Well, I make arrangements with Card to do the feedin' for me, and early the mornin' of the trial I ride down to Soldier. I figger on gettin' a good breakfast at Goldie Barrett's restaurant and damned if it ain't so crowded I can hardly git sit down. A lot of people are in town as seems it's pretty excitin' for ever'one to have a couple of dry farmers on trial for killin' a beef.

Two of the Association's directors from over on the Wood River are at a table and motion me over, and I'm glad to have a place to sit down. After shakin' hands, they want me to run through what I'm gonna say on the witness stand, and I tell 'em the story again for by now I got it learned by heart.

They wonder if there'd be any chance of comin' on that piece of hide with the brand at Riley's if the place really got tore up. I tell 'em that it probably went in a hot stove the same night it was cut out and, that as far as I could see, it would be a waste of time. They seem to figger I'm probably right.

About nine we walk on over to the hall they're holdin' the trial in, and it sure is fillin' up. The day is nearly all spent on pickin' the jury with the lawyers both payin' close attention. Tucker's lawyer comes from Mountain Home, I hear, and he seems pretty smart and asks all the intended jurors a lotta questions on how they feel about homesteadin' and the rights of cowmen and stuff.

The other lawyer don't do much questionin' but it still takes all day to get the jury picked. It's kinda an assortment with six or seven farmers and two ranchers and the rest townspeople. I only know the ranchers and two of the people from Soldier just to show you how fast the country is changin'.

The Prosecuting Attorney finds me after they shut down and takes me over to the city hall where he's got a kinda office. He asks me what all I know about the deal, so I go through the story from start to finish another time except with him asking a lot more questions especially about how I could tell one horse's tracks from another. The feller's pretty green about trackin', but he can tell how certain I am of what I seen and seems satisfied.

Since I'm gonna be the first witness the next mornin', I decide I'll get me a room over at the old Wardrop Hotel and save the ride home and back. The hotel's pretty full, but they find a room for me, and I spend the evenin' over at the saloon visitin' with folks from all around and have an enjoyable time.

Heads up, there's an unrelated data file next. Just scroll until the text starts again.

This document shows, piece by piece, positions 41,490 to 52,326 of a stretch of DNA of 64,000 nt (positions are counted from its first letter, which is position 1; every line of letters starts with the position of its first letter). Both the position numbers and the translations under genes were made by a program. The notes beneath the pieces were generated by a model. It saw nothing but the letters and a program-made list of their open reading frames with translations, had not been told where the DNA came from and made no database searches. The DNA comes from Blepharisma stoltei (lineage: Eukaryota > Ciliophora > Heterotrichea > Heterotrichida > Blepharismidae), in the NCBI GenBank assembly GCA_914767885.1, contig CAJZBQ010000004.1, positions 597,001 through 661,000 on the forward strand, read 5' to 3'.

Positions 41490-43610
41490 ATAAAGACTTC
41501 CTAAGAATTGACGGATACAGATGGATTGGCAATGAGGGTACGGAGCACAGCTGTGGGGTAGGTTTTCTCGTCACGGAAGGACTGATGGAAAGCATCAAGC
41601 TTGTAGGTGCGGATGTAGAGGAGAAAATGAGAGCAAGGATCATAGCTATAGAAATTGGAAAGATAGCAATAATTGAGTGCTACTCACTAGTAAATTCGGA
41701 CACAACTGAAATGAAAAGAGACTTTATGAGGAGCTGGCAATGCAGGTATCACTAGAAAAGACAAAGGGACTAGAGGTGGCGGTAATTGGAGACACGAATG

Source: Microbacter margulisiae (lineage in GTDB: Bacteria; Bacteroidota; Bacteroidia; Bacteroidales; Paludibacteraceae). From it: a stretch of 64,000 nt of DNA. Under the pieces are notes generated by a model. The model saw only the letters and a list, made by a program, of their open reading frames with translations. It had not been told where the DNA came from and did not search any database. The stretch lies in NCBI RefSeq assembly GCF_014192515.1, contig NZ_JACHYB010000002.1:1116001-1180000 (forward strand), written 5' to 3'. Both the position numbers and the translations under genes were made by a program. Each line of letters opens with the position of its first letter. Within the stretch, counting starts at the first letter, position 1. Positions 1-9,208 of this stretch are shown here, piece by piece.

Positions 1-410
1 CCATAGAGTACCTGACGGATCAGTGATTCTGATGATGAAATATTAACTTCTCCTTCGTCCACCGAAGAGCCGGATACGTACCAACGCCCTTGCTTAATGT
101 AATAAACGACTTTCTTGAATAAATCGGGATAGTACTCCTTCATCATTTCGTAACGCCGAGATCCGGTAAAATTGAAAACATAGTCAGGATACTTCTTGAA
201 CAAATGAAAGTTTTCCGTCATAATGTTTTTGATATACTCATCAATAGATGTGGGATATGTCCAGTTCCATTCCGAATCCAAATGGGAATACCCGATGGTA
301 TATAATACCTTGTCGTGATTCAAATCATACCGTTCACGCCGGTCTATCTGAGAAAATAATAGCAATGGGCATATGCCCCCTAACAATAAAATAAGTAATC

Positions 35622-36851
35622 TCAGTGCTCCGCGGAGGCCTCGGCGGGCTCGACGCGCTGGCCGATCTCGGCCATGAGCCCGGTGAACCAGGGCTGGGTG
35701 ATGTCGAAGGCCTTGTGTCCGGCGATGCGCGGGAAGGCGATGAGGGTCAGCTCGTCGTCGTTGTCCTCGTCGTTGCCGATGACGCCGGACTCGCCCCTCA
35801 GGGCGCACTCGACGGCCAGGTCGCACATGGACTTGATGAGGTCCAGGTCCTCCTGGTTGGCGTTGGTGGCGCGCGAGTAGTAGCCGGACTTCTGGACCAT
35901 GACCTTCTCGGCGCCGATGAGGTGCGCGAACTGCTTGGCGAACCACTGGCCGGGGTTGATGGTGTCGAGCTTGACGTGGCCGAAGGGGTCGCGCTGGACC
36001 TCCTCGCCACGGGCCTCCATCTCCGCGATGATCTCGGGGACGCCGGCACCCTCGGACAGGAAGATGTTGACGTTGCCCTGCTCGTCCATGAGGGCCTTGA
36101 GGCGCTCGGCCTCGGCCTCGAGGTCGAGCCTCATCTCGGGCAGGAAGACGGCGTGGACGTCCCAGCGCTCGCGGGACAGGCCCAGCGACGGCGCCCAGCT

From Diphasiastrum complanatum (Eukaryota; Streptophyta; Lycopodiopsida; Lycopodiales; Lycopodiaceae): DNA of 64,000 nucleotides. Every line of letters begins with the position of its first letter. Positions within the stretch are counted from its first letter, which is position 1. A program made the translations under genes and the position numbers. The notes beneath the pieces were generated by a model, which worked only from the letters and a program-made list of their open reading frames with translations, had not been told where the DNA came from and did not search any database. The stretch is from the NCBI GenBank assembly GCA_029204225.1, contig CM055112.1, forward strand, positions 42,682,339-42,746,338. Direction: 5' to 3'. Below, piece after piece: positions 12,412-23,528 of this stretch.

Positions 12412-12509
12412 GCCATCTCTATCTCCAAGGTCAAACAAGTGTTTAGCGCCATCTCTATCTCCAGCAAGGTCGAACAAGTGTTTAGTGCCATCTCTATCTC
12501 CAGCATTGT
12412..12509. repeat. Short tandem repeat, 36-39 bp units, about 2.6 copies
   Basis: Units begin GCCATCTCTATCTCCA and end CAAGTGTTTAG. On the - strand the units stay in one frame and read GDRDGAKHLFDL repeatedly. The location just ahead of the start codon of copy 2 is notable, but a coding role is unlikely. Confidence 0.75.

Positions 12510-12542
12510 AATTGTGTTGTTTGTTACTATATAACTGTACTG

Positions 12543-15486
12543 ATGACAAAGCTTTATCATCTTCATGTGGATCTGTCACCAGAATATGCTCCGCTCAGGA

The trial gets goin' again the next mornin' and, sure enough, the Prosecutor calls me first and I tell the story again with him asking each question and the other attorney objectin' ever now and then, and it takes what seems like a long time. After he's through, Tucker's attorney starts in on me and asks a lot of questions about how I can be so sure of the horse tracks. I'm bein' pretty careful, and he never really trips me up, but finally damned if he don't ask to bring in the hide me and the Deputy had found. It'd been thawed and stretched and was pretty dry by now.

The lawyer says, "Now, Mr. McCarter you tell me if there is anyway you can identify the hide as bein' one of your brother's steers other than by the brand, which we can all see is clearly missin'." Well, the hide is just a pretty common sort of shorthorn hide. The steer had more white on the belly and sides that you'd ordinarily see, but the lawyers got me. There ain't no way I'm gonna convince somebody I could recognize that hide, even if I'd raised the steer on a bucket. I tell 'im the same, that I can't prove it was one of Orly's, but that it could sure have been because it looked about like any of several hundred more he had.

He says this ain't good enough, but there is one thing I'd noticed and I go ahead and tell 'im that it's pretty plain two fellers had took the hide off. I'd got a good look at the flesh side of the hide when he'd had it carried up to where I was sittin'. One side of the hide had been skinned off by somebody who really knew how to skin a beef. The hide was smooth and white with no cuts, while the other half looked like hell. There'd been fat and meat left on the hide all over, and I could see a place or two where the hide had been cut through. But the lawyer says this ain't relevant either, and that finishes up my turn in the witness chair.